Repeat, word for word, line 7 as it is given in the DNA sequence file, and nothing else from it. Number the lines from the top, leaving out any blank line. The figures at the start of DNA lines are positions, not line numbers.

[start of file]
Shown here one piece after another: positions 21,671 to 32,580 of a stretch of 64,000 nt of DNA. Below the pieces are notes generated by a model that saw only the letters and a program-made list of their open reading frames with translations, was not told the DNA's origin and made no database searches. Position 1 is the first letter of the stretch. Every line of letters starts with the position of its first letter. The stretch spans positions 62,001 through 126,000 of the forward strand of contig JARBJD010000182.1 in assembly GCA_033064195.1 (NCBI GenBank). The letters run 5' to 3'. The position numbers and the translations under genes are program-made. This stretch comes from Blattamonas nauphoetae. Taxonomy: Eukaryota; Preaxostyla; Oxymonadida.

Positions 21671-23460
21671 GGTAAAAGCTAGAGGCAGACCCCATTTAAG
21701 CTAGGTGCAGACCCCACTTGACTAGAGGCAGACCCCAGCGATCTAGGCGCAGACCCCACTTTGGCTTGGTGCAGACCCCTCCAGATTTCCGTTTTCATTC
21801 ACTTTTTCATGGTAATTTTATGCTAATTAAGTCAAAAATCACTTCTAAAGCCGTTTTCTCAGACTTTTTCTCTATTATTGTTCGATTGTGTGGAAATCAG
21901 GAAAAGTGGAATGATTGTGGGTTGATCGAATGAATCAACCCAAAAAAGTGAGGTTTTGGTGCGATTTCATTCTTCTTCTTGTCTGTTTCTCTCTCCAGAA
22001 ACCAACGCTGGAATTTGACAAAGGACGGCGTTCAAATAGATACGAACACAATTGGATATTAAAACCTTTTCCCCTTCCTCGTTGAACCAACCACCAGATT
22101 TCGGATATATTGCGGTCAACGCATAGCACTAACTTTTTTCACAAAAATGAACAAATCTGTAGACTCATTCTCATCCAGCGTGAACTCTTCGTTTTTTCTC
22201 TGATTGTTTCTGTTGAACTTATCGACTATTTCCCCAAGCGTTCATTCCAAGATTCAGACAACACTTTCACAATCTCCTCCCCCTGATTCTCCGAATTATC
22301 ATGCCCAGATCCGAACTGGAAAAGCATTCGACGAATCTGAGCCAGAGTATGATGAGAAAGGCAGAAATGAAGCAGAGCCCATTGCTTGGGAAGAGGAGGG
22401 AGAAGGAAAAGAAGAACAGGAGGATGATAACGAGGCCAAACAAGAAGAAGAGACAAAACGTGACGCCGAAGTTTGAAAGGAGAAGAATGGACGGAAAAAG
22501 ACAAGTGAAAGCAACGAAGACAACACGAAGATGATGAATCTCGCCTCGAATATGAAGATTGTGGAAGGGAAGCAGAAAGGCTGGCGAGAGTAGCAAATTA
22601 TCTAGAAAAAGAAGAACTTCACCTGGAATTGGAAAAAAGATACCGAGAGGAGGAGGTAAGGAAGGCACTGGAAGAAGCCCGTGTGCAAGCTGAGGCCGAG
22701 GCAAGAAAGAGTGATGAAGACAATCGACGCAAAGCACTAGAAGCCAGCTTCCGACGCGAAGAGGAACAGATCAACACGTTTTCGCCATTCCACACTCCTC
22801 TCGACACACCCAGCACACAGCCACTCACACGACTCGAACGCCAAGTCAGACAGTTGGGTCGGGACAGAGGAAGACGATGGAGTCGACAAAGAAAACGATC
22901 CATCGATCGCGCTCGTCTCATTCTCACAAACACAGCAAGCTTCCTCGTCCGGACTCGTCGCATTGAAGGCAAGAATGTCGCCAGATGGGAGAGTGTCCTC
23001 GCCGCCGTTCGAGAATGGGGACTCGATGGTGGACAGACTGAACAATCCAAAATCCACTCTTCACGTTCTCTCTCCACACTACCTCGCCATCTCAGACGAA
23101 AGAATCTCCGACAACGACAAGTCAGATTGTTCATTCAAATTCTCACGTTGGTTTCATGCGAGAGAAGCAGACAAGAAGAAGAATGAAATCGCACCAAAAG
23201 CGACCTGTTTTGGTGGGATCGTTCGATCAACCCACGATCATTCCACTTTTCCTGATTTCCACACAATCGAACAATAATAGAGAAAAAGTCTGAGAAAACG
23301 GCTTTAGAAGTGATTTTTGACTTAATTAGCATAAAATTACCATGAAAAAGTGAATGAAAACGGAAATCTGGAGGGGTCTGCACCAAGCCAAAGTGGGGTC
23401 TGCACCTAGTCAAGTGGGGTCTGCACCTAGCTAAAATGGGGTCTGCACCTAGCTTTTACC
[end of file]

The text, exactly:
22001 ACCAACGCTGGAATTTGACAAAGGACGGCGTTCAAATAGATACGAACACAATTGGATATTAAAACCTTTTCCCCTTCCTCGTTGAACCAACCACCAGATT